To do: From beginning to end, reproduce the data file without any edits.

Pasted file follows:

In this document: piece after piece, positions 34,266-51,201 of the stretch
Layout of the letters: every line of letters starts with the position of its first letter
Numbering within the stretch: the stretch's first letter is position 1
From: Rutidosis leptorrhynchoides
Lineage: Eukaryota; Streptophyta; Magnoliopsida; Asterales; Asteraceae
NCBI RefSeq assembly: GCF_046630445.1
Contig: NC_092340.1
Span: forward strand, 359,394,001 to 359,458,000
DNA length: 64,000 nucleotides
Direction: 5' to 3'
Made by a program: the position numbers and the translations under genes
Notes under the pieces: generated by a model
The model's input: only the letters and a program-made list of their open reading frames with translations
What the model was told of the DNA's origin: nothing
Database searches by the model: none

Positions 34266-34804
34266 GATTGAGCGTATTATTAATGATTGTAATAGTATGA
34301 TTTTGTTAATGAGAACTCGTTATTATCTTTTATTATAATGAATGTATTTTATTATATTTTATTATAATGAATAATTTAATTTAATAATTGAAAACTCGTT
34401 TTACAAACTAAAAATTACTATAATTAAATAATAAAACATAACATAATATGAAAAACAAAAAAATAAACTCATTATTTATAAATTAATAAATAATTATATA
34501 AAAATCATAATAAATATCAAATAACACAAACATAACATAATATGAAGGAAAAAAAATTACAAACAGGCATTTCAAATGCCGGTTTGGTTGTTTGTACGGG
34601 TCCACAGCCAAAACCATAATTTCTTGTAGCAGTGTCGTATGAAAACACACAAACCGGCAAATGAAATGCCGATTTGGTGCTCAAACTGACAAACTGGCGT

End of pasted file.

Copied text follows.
In this document: piece after piece, positions 34,266-51,201 of the stretch
Layout of the letters: every line of letters starts with the position of its first letter
Numbering within the stretch: the stretch's first letter is position 1
From: Rutidosis leptorrhynchoides
Lineage: Eukaryota; Streptophyta; Magnoliopsida; Asterales; Asteraceae
NCBI RefSeq assembly: GCF_046630445.1
Contig: NC_092340.1
Span: forward strand, 359,394,001 to 359,458,000
DNA length: 64,000 nucleotides
Direction: 5' to 3'
Made by a program: the position numbers and the translations under genes
Notes under the pieces: generated by a model
The model's input: only the letters and a program-made list of their open reading frames with translations
What the model was told of the DNA's origin: nothing
Database searches by the model: none

Positions 34266-34804
34266 GATTGAGCGTATTATTAATGATTGTAATAGTATGA
34301 TTTTGTTAATGAGAACTCGTTATTATCTTTTATTATAATGAATGTATTTTATTATATTTTATTATAATGAATAATTTAATTTAATAATTGAAAACTCGTT
34401 TTACAAACTAAAAATTACTATAATTAAATAATAAAACATAACATAATATGAAAAACAAAAAAATAAACTCATTATTTATAAATTAATAAATAATTATATA
34501 AAAATCATAATAAATATCAAATAACACAAACATAACATAATATGAAGGAAAAAAAATTACAAACAGGCATTTCAAATGCCGGTTTGGTTGTTTGTACGGG
34601 TCCACAGCCAAAACCATAATTTCTTGTAGCAGTGTCGTATGAAAACACACAAACCGGCAAATGAAATGCCGATTTGGTGCTCAAACTGACAAACTGGCGT